Claims history disclosure has been a matter of dispute between providers and intermediaries for years. Sam Barrett senses growing frustration amongst advisers
This situation is causing frustration for advisers. Lindsey Joseph, divisional director, group risk at LEBC Corporate Healthcare Solutions, says: “When SME schemes were purely community rated, we could accept this rationale. But now, the amount an SME claims will affect their premium so you need to know the claims experience to be able to rebroke the business properly.”
Without this information, decisions have to be made on price alone. Natasha Peacock, director of Regulatory Legal Solicitors, says this puts brokers in a difficult position. “Brokers are on a knife edge as they can’t do the best thing for their client without information about the claims history. The FSA would come down like a tonne of bricks if it found someone was broking on price alone. The broker is having to take on all the regulatory risk.”
Her view is echoed by Richard Hobbs, board director at Lansons Communications. He has worked in the insurance directorate of the Department of Trade and Industry and was previously head of life and pensions at the Association of British Insurers. “This practice could be a breach of Treating Customers Fairly,” he says. “European directive law requires an insurance intermediary to effectively scour the market for the best deal for their client. A broker cannot do this because he is being frustrated by the behaviour of the underwriters.”
As well as potentially breaching the TCF requirements, those in favour of claims history disclosure also say that by retaining this information, insurers are behaving anti-competitively.
“It’s a competition issue,” says Alistair Sclare, director of healthcare at Groupama. “By not releasing claims history information, insurers are blocking the market. A competing insurer can’t price a risk accurately without claims history information and this means the holding insurer can protect all the good risk they have on their books. It’s a shame the Office of Fair Trading didn’t include this area in their review of the market. They said they didn’t have the time or resource to include it but they may revisit the issue later in the year.”
But while there is no firm requirement to disclose claims history, resistance remains. Axa PPP healthcare is among those that stick firmly to the position of not disclosing the information. “Our stance is very straightforward and is supported by our compliance and legal teams,”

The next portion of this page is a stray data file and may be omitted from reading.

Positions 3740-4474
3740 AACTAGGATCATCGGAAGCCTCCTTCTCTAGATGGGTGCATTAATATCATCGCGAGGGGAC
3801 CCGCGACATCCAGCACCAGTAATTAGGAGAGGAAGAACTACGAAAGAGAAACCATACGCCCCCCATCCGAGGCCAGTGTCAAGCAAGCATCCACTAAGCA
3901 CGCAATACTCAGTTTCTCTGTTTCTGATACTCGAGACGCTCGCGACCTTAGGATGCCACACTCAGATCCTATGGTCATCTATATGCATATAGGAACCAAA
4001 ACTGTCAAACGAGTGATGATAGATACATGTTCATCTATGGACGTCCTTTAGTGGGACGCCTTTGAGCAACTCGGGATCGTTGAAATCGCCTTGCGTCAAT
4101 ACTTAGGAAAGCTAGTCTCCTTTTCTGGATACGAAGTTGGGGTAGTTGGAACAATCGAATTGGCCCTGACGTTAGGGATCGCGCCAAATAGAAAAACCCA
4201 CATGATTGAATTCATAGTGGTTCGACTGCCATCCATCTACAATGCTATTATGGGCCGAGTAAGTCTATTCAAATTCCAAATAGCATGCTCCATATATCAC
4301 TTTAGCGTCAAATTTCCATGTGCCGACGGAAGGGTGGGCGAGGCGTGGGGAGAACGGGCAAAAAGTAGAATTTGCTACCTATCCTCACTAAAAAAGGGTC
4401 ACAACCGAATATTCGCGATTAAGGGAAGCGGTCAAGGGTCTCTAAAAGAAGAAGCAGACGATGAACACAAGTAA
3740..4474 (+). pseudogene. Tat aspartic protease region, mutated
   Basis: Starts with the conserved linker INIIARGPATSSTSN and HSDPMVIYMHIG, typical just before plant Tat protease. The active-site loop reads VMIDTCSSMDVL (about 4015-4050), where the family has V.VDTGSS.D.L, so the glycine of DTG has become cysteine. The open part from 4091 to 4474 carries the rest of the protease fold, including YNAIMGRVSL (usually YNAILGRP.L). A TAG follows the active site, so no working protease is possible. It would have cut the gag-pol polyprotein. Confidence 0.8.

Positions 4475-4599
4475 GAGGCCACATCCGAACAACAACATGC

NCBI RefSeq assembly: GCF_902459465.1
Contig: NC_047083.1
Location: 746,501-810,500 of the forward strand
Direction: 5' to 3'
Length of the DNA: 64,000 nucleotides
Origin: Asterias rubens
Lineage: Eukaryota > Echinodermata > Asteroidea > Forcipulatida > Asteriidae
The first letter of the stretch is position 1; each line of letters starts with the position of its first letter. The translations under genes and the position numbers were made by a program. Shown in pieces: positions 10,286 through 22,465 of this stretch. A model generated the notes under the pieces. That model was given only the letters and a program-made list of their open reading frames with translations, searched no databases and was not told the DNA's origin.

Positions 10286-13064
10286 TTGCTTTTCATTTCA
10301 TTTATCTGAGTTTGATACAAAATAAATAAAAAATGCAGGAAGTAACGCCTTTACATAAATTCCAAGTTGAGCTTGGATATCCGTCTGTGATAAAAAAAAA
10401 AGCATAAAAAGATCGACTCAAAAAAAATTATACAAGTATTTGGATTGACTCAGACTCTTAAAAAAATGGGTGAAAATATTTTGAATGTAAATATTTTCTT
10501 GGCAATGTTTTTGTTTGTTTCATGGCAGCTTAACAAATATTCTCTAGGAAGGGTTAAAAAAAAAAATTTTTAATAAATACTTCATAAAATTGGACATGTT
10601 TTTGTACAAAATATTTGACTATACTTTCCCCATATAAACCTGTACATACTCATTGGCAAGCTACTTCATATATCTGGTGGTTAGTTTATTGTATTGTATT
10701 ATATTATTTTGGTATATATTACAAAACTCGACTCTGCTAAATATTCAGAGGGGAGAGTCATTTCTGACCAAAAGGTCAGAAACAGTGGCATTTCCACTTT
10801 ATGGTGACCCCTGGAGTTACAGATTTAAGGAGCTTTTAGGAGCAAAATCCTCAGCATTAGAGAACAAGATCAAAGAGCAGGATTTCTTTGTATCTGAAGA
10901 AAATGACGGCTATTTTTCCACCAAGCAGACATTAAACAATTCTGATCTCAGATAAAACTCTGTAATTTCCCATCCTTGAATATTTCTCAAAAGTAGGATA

xplains Fergus Craig, commercial director at Axa PPP healthcare. “If an employee makes a claim, it’s personal information about them and, under the DPA, we would need their consent to release this. It’s unlikely that they would give this freely so we could find ourselves in the dock for releasing the information.”
To illustrate his point, he says that if data is released for a small group where one person has made a large claim, it won’t take long before the employer realises who made the claim. This could lead the employer to take the claiming employee off the medical insurance to reduce the premium increase. Unhappy with this, the employee could then sue the insurer for releasing the data.
But Peacock doesn’t have much time for this argument. She describes it as taking a point and stretching it to the extreme. “I can see there is a worry about being sued by the employee but practically speaking this isn’t going to happen. If an employee was removed from a medical insurance scheme for claiming, they would have grounds under the Disability Discrimination Act to sue their employer. Suing the insurer wouldn’t even come into it,” she says.
Further, while some argue that releasing claims history is a potential breach of the DPA, others believe that the nature of the data required means this isn’t the case. “We’d only need a claims ratio to give us the information to broke the business more effectively,” says Mike Blake, compliance director at PMI Health Group. “Insurers that argue this is in breach of the DPA are taking it too far. Someone has to make their own deductions to reach conclusions about who’s been claiming. The claims ratio doesn’t tell them that.”